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April 3, 2008

Dark Pools Eye Retail Flow

By Nina Mehta

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  • Dark Pools Eye Retail Flow

Large broker-dealers that operate dark pools are falling over themselves to attract retail flow. Because retail-size orders are now larger than the average executed order in the market, their presence in dark pools is coveted. The scramble for retail flow is also enabling some dark pools to boost their executed volume at a time of increased dark-pool competition.

Credit Suisse in December launched what it calls its CrossFinder Retail Network, an initiative to accumulate and pass retail flow through CrossFinder, the broker's ATS, to match up against resting institutional orders. Credit Suisse has about a dozen retail brokerage clients, according to Dan Mathisson, head of the firm's Advanced Execution Services group.

Citi, Knight, UBS and others are also stepping up efforts to pull retail orders into their dark pools. The retail flow streaming through these pools is typically en route to the market.

For Credit Suisse, what's behind this newfound interest in retail flow is size. The average size of a retail order is now larger than the average institutional "child" order, since institutions often spray big orders into the market via algorithms that seek liquidity as invisibly as possible. The retail flow Credit Suisse currently sees averages close to 600 shares per order, compared to an average execution size of just over 220 shares in the market, Mathisson said.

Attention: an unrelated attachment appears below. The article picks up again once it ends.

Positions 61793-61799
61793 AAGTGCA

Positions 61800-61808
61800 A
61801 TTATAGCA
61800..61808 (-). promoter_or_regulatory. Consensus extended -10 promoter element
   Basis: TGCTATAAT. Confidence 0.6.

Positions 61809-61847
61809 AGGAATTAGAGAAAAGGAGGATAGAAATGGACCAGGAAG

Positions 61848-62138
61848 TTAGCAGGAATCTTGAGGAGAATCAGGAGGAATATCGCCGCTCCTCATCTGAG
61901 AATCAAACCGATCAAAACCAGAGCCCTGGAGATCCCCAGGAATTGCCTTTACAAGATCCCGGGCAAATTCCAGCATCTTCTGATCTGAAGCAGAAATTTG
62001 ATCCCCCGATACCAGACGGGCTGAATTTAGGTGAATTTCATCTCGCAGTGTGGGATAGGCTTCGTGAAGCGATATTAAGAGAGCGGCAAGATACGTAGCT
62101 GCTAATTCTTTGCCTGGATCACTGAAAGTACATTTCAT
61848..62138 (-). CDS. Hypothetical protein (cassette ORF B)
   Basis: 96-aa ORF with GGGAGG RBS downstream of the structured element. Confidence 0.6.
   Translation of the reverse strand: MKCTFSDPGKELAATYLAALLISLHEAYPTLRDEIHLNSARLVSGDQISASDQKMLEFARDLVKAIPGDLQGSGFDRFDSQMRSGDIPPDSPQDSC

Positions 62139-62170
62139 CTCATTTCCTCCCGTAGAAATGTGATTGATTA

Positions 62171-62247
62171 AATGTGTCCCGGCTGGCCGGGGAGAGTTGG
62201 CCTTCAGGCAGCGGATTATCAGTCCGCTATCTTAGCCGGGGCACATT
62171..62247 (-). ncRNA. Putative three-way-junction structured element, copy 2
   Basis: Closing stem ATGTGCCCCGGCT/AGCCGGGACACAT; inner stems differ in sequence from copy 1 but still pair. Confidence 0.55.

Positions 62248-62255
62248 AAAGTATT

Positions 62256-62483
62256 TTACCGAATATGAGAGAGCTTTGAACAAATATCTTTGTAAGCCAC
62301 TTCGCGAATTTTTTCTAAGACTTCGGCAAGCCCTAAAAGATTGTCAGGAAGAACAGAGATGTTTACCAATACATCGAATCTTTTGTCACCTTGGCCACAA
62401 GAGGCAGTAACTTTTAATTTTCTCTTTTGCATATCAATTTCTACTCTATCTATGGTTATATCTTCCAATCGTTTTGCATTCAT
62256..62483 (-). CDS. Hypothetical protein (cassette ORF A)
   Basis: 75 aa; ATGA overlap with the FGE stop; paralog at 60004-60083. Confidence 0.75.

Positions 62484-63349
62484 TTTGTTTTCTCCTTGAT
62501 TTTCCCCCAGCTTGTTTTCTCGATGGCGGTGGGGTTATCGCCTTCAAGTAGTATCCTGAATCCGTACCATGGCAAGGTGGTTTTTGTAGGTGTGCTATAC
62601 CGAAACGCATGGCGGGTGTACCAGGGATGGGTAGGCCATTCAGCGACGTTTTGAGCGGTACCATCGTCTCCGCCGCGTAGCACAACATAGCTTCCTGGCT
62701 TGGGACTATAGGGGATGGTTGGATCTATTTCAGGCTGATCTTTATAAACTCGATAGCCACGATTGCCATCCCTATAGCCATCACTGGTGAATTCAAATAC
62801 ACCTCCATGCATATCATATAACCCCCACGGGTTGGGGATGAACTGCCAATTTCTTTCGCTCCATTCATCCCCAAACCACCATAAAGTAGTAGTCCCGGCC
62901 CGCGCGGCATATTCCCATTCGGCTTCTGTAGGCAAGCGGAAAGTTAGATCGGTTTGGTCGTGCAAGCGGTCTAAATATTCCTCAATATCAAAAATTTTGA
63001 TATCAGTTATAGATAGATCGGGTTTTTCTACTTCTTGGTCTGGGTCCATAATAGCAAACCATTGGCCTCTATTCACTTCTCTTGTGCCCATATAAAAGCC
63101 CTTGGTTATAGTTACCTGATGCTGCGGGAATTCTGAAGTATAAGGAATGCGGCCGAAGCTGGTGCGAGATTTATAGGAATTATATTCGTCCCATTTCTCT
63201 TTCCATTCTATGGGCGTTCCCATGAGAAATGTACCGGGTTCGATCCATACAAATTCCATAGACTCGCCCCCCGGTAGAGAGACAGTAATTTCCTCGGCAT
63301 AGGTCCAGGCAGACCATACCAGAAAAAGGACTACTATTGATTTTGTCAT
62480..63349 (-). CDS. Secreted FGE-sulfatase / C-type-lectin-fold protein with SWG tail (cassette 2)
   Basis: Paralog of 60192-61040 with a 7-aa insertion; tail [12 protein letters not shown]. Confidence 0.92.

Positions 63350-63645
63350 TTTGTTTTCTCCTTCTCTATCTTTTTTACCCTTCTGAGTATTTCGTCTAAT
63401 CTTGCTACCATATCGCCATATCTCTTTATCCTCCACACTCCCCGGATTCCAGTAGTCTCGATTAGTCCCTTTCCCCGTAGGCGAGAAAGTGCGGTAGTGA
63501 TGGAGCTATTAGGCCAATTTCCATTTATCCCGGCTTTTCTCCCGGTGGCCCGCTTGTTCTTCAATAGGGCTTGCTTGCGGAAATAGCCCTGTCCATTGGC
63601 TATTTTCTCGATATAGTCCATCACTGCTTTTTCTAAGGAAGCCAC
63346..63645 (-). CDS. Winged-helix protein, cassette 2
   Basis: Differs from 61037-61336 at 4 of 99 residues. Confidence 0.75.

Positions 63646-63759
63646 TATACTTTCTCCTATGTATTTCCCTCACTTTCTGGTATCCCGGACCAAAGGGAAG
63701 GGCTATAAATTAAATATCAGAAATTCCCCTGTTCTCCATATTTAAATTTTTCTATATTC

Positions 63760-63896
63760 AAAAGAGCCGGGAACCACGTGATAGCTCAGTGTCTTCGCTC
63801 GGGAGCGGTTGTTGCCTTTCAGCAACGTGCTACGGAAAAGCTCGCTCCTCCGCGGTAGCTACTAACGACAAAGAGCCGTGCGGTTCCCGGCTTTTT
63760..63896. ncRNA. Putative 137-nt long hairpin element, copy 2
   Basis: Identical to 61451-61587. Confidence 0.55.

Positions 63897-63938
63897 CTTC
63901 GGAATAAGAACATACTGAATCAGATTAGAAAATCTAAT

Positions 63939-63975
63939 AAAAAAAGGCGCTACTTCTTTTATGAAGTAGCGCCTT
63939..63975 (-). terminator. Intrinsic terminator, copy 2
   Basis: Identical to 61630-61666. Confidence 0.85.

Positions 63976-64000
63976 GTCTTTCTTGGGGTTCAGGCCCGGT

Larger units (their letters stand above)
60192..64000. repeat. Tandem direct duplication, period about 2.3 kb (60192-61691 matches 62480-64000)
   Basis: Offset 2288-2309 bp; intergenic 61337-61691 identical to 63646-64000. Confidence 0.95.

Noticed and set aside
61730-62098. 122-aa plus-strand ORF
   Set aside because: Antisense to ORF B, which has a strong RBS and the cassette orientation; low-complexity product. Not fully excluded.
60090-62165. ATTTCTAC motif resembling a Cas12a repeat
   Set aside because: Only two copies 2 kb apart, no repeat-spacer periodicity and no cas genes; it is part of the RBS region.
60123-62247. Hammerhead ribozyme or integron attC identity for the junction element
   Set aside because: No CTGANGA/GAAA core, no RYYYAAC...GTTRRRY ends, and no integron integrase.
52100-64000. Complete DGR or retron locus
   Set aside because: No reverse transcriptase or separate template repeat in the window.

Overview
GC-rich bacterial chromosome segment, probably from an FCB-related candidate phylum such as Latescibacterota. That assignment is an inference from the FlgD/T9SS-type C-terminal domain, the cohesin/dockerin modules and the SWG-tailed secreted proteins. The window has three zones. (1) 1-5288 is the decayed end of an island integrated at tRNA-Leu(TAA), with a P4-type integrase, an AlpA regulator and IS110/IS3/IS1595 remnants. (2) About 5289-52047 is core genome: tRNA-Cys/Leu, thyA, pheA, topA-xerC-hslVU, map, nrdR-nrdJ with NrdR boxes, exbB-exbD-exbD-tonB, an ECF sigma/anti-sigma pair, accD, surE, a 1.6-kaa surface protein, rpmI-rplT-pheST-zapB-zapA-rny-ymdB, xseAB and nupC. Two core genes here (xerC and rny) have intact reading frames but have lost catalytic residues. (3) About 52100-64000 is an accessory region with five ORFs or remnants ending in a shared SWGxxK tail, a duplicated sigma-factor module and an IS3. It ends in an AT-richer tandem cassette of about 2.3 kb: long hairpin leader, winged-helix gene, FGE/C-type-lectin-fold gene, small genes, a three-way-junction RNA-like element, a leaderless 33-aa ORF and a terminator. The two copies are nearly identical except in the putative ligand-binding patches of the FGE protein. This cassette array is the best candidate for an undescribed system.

Another benefit is the attractiveness of retail flow. Institutions would "rather trade versus Grandma in Peoria than versus Mr. Quant Hedge Fund," Mathisson said. CrossFinder's average daily volume in February was 105 million, up from 85 million in January and 60 million in December. Some of the increase is the result of higher overall market volume, but retail flow "certainly had an effect," Mathisson said.

Citi, which re-launched its internal dark pool based on technology and clients gained from its Automated Trading Desk acquisition last October, also stresses retail flow. Its newly transformed (and renamed) pool, Citi Match, enables institutions and Citi algorithms to match up against retail flow from Smith Barney clients as well as 130 retail broker-dealers acquired through the ATD purchase, said Dan Keegan, head of global electronic trading sales at Citi.

Keegan expects Citi Match's expanded customer base to increase its executions. "We've created a mechanism whereby all ATD flow and Citi flow--Smith Barney, Lava, Citi's various desks and algos--can wash through one box," Keegan said. He added that Citi represents 13 percent of consolidated NMS volume.

UBS's Jatin Suryawanshi, head of U.S. algorithmic trading, also views retail orders as a magnet for institutional flow. "Institutional clients come to PIN [UBS's Price Improvement Network] for the retail flow," he said. "Institutions can benefit from full spread capture and can interact with less-toxic liquidity. And this helps retail clients, because there's no market impact."

According to Suryawanshi, half of the 450 million to 500 million shares that pass through PIN daily are retail flow from broker-dealers and from the bank's giant wealth management unit. That flow has a "significant emphasis" on small-cap and mid-cap stocks, which helps institutions and UBS's algos get executions in less liquid names, he said.